. Decreased stability and increased formation of soluble aggregates by immature superoxide dismutase do not account for disease severity in ALS. Proc Natl Acad Sci U S A. 2011 Feb 8;108(6):2210-5. PubMed.

Recommends

Please login to recommend the paper.

Comments

Make a Comment

To make a comment you must login or register.

Comments on this content

  1. In this article, the authors address the contribution of mutant SOD1 stability loss and aggregation to disease severity in ALS. Specifically, they study the propensity of SOD1 mutants to form soluble aggregate species, which have recently been suggested to be primary cytotoxins in ALS. The authors find a weak correlation between the propensity of mutants to form small soluble aggregates and disease severity (duration), which they take as evidence that soluble SOD1 aggregates "[do] not play a dominant role in modulating disease." It is important to note that the evidence presented here does not contradict the hypothesis that soluble SOD1 aggregates are primary contributors to ALS pathogenesis. Rather, the lack of correlation between in vitro aggregation propensity and disease duration underscores the impact of non-genetic factors (e.g., the cellular redox environment) on SOD1 stability and aggregate formation in vivo. In this study, nearly all of the SOD1 mutants studied were in a pseudo-wild-type background in which both free cysteines (at positions 6 and 111) are mutated to serine. Several groups have reported that SOD1's free cysteines stabilize aggregates through the formation of non-native disulfide crosslinking, and our group has found that post-translational modification at Cys-111 destabilizes the native structure. Since free cysteines are apparently involved in SOD1 aggregation, it may not be surprising that the behavior of SOD1 mutants lacking these residues does not correlate with clinical severity of disease.

  2. There is comparatively little quantitative biophysical data on the completely immature SOD1 (disulfide reduced and metal deficient). This paper, which characterizes 12 ALS-associated variants, begins to fill in that gap. The authors then compare their biophysical data to patient survival times. The potential benefits of doing so include developing a better model of proteinopathies in general and ALS in particular, and informing structure-based drug design efforts (i.e., to help researchers avoid targeting innocuous structural defects).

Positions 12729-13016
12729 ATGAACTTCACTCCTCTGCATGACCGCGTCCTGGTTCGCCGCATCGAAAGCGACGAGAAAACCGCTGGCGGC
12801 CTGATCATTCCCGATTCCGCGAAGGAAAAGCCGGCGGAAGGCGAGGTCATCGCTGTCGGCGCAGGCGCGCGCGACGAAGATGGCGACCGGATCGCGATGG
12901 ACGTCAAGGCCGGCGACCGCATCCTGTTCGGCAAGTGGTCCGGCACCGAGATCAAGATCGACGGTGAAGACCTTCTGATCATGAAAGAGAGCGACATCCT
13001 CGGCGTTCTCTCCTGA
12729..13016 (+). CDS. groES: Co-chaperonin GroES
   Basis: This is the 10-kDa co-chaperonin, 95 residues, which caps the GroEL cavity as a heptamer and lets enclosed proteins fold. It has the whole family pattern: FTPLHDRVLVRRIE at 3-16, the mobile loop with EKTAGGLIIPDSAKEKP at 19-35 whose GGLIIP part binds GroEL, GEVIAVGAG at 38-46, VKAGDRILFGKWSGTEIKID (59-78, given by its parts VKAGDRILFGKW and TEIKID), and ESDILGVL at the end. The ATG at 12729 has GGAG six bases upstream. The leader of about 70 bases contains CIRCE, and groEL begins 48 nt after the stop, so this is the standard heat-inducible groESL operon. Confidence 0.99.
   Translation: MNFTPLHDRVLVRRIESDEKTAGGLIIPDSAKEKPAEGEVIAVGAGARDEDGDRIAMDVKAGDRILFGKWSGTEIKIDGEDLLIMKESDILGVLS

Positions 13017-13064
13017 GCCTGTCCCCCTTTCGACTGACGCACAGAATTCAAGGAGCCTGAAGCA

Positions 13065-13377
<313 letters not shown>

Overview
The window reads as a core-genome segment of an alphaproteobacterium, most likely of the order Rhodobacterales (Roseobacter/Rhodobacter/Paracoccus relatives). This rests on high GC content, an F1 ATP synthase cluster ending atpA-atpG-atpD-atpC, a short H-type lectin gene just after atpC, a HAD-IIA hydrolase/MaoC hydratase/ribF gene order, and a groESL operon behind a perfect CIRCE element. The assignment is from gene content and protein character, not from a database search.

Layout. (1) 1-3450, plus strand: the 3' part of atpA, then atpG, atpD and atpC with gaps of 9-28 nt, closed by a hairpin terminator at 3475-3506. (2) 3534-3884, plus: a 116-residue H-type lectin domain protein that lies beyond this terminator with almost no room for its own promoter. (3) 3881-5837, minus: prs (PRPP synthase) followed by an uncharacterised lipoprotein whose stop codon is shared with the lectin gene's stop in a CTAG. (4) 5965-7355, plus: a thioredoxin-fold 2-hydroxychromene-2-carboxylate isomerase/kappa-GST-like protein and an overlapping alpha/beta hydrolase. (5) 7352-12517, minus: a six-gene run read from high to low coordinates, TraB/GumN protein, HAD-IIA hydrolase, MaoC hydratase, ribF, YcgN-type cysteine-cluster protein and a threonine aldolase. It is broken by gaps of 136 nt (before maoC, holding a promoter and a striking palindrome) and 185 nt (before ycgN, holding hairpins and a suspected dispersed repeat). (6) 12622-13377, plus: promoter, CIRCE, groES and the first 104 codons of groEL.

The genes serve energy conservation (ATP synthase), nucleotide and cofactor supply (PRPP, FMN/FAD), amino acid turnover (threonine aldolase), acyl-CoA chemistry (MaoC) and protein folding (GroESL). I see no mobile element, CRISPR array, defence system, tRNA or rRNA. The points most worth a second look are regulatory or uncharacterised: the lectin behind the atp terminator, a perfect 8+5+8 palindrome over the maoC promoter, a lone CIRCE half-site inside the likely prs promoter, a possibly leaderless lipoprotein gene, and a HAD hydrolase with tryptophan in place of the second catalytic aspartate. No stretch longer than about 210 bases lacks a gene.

These authors found no correlation between the stability or aggregation of immature SOD1 variants and ALS prognosis.

    These results, which on the one hand represent the most comprehensive analysis to date, on the other hand are acknowledged to conflict with studies by other groups implicating disulfide reduced SOD1 in ALS pathogenesis. So what gives? Fortunately, all of these groups are competent biochemists—when they do measure the same variant in the same way, they get comparable results. For better or for worse, however, the same variants and same techniques are not always employed, nor is the same analysis. The devil may be hiding somewhere in these details. With funding levels as low as they've been in recent history, it's not possible for all of these groups to analyze the ~130 ALS-associated SOD1 variants required for a truly comprehensive study. I would like to think that if they could, a consistent picture would result.

  3. The paper by Vassall et al. reminds us that finding a common, toxic characteristic (e.g., aggregation propensity) amongst ALS-linked SOD1 mutants is not straightforward. Moreover, the extrapolation of in vitro aggregation kinetics to human disease pathogenesis may fall short because it is difficult to fully recapitulate a complex, in vivo environment within a test tube. The lack of correlation between mutant SOD1 aggregation propensity and ALS disease severity may also reflect that the production of insoluble SOD1 aggregates does not contribute to disease pathogenesis. In fact, much focus has been placed on investigating pre-aggregated forms of neurodegenerative disease associated proteins, such as misfolded soluble species and oligomeric species that are believed to be on-pathway to the large, insoluble aggregates observed in end-stage autopsy patient tissues. Soluble forms (i.e., not higher-order aggregates) of mutant and modified SOD1 proteins have been shown to form aberrant protein interactions, mislocalize within the cell, and inappropriately activate cellular pathways. Perhaps a correlation between one of these parameters and ALS disease severity will be revealed upon further analysis. The results of Vassall et al. underscore the need to consider factors other than in vitro protein aggregation propensities in the context of neurodegeneration. As the authors note, "additional biophysical and biological factors are needed to account for the toxicity of mutant SOD1 in ALS."

This paper appears in the following:

News

  1. An ALS Cautionary Tale: Don’t Blame It All on Apo-SOD1